A slick fielder, Pesky is best remembered for plays he didn’t make, the main one in the seventh game of the 1946 World Series. The Cardinals and the Red Sox were tied 3-3 in St. Louis, with Enos Slaughter on first with two out. Harry Walker blooped a double into centerfield, and Slaughter was running with the pitch. Pesky took the cutoff throw with his back to the plate, checked Walker at first, then saw too late that Slaughter was racing home. Pesky’s throw was late, and the Cardinals won the game and the Series. Seven years later in 1952, while Pesky was playing with Detroit, came another memorable nonplay. Virgil Trucks, who had pitched a no-hitter earlier in the season for the Tigers, was mowing down the Yankees. In the third inning, Phil Rizzuto hit a grounder to short that Pesky had trouble getting out of his glove. The scorer originally called the play a hit. But as the game wore on and Trucks looked as if he could get another no-hitter save for Rizzuto’s hit, the scorer called the Tiger dugout in the seventh inning. Pesky admitted he had misplayed the ball, the play was scored an error, and Trucks had his second no-hitter.
These famous plays tend to cloud Pesky’s otherwise distinguished career. In his rookie season, the lefthanded-hitting Pesky collected 205 hits (a Red Sox rookie record) to lead the league, and finished second in the batting race to teammate Ted Williams with a .331 average. After spending the next three years in the service, he came back in 1946 to lead the Red Sox to their first pennant since 1918 with another league-leading 208 hits, including 11 in a row at one stretch, for a .335 average. On May 8, he set an AL record by scoring six times in one game, later tied by another Red Sox shortstop, Spike Owen. In 1947, after getting married and gaining 30 pounds in the off-season, he had an AL-high 207 hits to lead the league for the third straight year, compiling a .324 average. He also had a 27-game hit streak during the season. In 1948, with the acquisition of Vern Stephens, new manager Joe McCarthy moved Pesky to third, and Pesky hit only .281, but led the majors in double plays. After switching him back to shortstop in 1951, the Red Sox traded him to Detroit during the 1952 season in a nine-player deal, where he played mainly second base. He ended his career with the Senators in 1954. A contact hitter, he struck out just 218 times, never striking out more than 36 times in a season.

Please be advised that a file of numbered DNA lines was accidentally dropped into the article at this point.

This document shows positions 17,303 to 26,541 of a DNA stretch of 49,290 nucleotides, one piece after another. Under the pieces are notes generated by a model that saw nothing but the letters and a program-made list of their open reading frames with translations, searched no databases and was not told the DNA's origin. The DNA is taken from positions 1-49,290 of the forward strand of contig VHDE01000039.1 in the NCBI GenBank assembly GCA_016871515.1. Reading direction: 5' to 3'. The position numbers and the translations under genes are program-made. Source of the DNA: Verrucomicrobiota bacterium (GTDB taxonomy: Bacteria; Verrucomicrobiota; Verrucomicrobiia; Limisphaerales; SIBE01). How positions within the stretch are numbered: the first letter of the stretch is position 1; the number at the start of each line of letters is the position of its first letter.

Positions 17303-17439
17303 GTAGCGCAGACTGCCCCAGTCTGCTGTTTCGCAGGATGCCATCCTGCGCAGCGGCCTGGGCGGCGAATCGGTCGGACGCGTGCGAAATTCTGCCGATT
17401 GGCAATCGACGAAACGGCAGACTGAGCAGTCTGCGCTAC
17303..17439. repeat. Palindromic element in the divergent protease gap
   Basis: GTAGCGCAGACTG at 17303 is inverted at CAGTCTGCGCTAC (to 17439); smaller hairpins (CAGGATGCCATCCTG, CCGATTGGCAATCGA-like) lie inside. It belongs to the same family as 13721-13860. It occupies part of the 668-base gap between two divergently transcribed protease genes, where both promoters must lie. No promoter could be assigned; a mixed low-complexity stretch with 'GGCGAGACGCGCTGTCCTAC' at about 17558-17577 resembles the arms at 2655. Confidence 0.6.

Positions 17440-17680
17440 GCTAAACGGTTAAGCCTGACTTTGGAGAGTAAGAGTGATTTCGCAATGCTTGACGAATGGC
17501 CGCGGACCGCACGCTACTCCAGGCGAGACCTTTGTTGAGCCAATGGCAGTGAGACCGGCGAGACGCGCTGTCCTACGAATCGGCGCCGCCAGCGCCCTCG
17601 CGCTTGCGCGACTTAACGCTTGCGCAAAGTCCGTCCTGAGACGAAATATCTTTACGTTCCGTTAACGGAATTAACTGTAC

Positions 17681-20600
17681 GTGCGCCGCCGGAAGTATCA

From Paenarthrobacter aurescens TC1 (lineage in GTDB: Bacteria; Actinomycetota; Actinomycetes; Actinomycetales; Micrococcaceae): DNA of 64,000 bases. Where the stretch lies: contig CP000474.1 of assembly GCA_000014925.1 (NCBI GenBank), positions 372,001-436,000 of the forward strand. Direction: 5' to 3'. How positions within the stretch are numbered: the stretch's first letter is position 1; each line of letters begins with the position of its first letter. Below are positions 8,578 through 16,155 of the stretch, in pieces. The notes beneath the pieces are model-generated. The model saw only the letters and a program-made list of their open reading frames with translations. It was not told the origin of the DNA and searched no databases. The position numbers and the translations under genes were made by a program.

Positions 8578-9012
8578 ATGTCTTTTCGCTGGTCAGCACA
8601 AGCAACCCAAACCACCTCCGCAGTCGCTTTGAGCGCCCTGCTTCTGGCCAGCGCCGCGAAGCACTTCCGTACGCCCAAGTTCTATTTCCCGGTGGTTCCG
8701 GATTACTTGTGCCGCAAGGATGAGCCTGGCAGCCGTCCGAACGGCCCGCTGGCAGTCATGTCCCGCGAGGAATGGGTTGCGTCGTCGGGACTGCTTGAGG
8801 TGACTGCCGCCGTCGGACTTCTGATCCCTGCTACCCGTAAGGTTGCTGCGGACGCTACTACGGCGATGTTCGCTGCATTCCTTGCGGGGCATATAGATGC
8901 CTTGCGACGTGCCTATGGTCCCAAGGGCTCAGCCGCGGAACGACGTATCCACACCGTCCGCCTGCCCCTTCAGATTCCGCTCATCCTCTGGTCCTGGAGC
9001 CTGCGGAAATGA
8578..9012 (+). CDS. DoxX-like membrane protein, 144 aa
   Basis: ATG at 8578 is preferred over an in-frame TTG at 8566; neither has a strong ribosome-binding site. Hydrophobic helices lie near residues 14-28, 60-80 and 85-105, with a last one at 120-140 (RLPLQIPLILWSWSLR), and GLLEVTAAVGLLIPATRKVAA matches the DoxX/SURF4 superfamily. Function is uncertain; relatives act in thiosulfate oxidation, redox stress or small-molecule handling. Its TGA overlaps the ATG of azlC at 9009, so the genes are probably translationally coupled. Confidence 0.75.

After ending his playing career, he managed in the Tiger minor league system from 1956 to 1960 and in the Red Sox’ system in 1961 and 1962. He was brought up to manage the big club in 1963, but was fired with two games to go in the 1964 season. He coached with the Pirates in 1965 and 1966, then moved back to Boston and into the broadcast booth from 1969 to 1974. In 1980 he was interim manager at the end of the season after Don Zimmer was fired.